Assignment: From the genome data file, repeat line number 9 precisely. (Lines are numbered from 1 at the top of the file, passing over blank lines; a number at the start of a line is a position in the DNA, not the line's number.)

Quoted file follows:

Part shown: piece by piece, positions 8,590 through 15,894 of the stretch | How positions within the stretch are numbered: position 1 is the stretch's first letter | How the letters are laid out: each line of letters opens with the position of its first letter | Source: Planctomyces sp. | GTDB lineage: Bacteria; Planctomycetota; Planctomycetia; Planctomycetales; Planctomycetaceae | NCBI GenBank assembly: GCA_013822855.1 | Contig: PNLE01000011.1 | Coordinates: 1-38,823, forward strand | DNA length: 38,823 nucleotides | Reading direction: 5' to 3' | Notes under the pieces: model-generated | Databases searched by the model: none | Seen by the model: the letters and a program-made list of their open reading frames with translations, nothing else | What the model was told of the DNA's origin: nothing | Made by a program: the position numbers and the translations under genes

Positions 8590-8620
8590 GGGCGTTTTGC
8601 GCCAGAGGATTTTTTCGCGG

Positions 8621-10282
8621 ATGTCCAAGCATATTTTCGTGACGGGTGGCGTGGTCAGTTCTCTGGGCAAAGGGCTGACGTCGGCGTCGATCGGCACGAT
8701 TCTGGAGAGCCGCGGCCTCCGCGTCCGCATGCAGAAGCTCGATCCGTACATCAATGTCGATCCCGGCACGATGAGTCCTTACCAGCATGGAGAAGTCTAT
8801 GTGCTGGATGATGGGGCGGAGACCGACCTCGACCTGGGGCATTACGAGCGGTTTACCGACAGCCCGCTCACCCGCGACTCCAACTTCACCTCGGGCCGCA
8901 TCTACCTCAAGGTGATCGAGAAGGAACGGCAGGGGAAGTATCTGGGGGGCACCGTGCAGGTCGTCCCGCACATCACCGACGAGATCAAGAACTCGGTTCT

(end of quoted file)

8901 TCTACCTCAAGGTGATCGAGAAGGAACGGCAGGGGAAGTATCTGGGGGGCACCGTGCAGGTCGTCCCGCACATCACCGACGAGATCAAGAACTCGGTTCT